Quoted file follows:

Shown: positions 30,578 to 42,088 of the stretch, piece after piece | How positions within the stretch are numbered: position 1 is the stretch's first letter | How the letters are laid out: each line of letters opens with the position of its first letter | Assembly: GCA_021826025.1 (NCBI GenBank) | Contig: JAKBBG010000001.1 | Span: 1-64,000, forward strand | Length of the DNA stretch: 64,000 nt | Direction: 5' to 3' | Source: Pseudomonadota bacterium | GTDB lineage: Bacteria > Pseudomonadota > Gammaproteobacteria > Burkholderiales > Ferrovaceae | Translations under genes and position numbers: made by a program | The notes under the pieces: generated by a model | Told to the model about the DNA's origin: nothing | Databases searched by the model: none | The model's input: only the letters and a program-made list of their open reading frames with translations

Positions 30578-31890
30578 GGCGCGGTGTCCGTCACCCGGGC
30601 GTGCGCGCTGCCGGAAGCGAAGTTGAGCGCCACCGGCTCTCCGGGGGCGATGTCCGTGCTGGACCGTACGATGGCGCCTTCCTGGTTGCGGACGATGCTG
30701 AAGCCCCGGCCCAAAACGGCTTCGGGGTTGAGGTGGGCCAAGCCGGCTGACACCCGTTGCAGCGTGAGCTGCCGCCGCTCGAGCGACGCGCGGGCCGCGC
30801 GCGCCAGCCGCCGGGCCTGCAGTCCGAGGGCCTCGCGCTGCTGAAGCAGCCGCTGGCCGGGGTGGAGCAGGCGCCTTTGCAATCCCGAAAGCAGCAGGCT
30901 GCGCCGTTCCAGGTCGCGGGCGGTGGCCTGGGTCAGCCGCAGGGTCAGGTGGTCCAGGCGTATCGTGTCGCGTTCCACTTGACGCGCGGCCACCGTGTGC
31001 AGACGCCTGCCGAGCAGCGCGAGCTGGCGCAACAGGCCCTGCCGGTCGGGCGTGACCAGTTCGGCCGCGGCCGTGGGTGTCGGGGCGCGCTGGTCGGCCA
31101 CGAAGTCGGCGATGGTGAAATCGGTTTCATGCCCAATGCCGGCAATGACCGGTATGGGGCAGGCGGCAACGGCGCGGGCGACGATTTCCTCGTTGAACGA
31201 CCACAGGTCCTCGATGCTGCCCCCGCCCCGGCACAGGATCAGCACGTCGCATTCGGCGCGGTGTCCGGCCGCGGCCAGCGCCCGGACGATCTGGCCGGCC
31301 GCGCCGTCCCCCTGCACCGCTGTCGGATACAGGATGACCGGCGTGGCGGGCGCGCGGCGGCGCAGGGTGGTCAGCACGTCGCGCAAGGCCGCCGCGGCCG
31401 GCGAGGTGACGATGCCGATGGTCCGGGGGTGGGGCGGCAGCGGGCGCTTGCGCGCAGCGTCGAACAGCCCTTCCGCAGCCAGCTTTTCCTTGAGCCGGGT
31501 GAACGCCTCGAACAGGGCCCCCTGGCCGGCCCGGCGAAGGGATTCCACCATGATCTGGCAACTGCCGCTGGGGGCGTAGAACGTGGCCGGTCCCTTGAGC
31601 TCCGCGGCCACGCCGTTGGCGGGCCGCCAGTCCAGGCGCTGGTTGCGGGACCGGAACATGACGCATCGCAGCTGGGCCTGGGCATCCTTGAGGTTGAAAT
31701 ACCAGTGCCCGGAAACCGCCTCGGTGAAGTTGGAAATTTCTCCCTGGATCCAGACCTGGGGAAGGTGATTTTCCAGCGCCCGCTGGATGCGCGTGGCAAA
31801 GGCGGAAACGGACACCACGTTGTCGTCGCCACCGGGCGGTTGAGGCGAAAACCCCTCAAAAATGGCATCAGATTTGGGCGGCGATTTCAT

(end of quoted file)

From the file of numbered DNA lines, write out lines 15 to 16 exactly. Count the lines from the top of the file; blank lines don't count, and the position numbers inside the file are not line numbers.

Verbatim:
31701 ACCAGTGCCCGGAAACCGCCTCGGTGAAGTTGGAAATTTCTCCCTGGATCCAGACCTGGGGAAGGTGATTTTCCAGCGCCCGCTGGATGCGCGTGGCAAA
31801 GGCGGAAACGGACACCACGTTGTCGTCGCCACCGGGCGGTTGAGGCGAAAACCCCTCAAAAATGGCATCAGATTTGGGCGGCGATTTCAT